Among the drivers: policies introduced in the late 1990s to establish greater flexibility by enabling firms to pay workers according to productivity. China’s labor force also may have peaked in 2011 and rural-to-urban migration will probably slow, the study said.
“The ‘underpricing’ of Chinese labor appears to be coming to an end,” wrote the economists. “China is becoming a middle- wage country.”
At the same time, China is ready to transition to higher value-added industries. Productivity is increasing amid more spending on research and educational attainment is improving. One study estimated 40 percent of the labor force can be expected to hold a university degree by 2050.
“In short, the end of cheap labor in China does not mean the end of Chinese economic growth,” the report concluded.
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Their report, published this week by four economists, used three different ways to rank monetary policy makers by how open they are, using such variables as forecast accuracy. Sweden came in on top in two of the leagues and Turkey topped the other.
The U.S. Federal Reserve ran third in one ranking and as low as seventh in the other two. The European Central Bank ranked no higher than fifth in any of the three.
The more transparent a central bank, the less the degree of disagreement among forecasters as to what it will do, the authors said.
“Enhancing central bank transparency is favorable,” they said.
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The two ways of funding higher education in the U.K. -- levies or tuition fees -- are more similar than many imagine and the shift to paying upfront may ease tax burdens, according to Richard Barwell, an economist at Royal Bank of Scotland Group Plc.
With U.K. inflation accelerating more than economists forecast in October as higher university tuition fees took effect, Barwell wrote in a Nov. 12 research report that “the biggest myth” is that a university education used to be free.
In the old system, students got the benefit up front through free tuition and then paid taxes to the Exchequer, he said. Now, students still get a benefit up front by studying, then they repay their loan once they leave university.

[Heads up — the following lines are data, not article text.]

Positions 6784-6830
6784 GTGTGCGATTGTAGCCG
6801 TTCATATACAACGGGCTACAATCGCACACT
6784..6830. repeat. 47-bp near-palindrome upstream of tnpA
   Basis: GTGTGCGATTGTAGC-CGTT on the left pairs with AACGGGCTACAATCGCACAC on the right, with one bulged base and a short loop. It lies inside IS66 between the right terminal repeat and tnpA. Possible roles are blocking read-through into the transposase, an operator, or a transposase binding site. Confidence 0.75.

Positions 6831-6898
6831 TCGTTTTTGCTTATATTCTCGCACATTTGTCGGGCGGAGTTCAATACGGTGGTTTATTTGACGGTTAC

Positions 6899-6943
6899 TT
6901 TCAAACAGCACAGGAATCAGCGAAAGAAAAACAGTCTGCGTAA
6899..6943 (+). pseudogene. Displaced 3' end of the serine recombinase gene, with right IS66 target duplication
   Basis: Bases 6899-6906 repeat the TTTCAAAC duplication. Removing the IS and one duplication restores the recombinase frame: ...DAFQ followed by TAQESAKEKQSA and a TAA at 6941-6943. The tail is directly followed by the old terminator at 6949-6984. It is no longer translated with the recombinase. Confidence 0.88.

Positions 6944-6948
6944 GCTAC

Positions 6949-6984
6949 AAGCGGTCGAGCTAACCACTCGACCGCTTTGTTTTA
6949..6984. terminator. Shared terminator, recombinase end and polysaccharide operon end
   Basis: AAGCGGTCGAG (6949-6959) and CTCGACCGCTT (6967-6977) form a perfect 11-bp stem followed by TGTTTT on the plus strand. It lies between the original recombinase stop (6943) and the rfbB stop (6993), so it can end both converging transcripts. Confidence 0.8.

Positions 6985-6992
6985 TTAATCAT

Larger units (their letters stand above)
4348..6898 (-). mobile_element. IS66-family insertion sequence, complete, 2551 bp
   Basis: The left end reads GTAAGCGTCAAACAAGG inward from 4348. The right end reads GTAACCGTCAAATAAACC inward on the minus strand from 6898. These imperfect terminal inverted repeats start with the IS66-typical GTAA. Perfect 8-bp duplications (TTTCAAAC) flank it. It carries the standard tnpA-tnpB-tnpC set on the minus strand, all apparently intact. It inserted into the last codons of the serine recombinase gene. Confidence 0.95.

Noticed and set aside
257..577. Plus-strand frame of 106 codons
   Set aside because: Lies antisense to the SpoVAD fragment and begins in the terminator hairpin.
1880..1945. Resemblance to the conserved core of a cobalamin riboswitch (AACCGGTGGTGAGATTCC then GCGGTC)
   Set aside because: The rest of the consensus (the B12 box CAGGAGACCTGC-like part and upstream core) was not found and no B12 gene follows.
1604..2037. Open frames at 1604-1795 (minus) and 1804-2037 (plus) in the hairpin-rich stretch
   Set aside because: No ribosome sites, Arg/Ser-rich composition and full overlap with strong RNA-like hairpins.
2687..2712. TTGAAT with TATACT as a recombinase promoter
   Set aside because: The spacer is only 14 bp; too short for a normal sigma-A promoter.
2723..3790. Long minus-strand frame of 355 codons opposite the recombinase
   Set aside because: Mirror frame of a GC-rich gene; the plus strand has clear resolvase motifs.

“The differences between the old tax-funded regime and the new loan-based regime are grossly overstated,” said Barwell, a former Bank of England official. “A university education was never free -- it is just that in the old days you paid for someone else’s tuition, not your own.”
With about 36 percent of teenagers having a chance of attending university, up from 6 percent in 1960, there is pressure on the public purse, he said. The result is fees that can now be as high as 9,000 pounds ($14,260) a year.
“The critical observation is that as we move to a scheme where students pay for a greater share of their own tuition costs, the taxes that the government needs to raise to fund a given quantity and quality of higher education are correspondingly smaller,” Barwell said.
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Investors choosing stocks are better off going for a recognized brand name, according to a study by Citigroup Inc. (C)
Using six years of surveys of the most respected companies and their reliance on brands, Chris Montagu found that a portfolio based on those listed by Millward Brown Optimor’s BrandZ study enjoyed an annualized return of 7.16 percent against a 3 percent gain in the MSCI All-Country World Index. (MXWO)
“In terms of common characteristics, these brands and companies appear to have higher growth, lower risk,” said Montagu, Citigroup’s London-based head of European quantitative research, in a Nov. 14 report. “They also tend to have higher international exposure and higher dividend yields than the market.”
In a separate survey released yesterday by The Boston Consulting Group, more than 80 percent of American consumers and over 60 percent of Chinese shoppers said they are willing to pay more for products labeled “Made in USA” over those branded “Made in China.”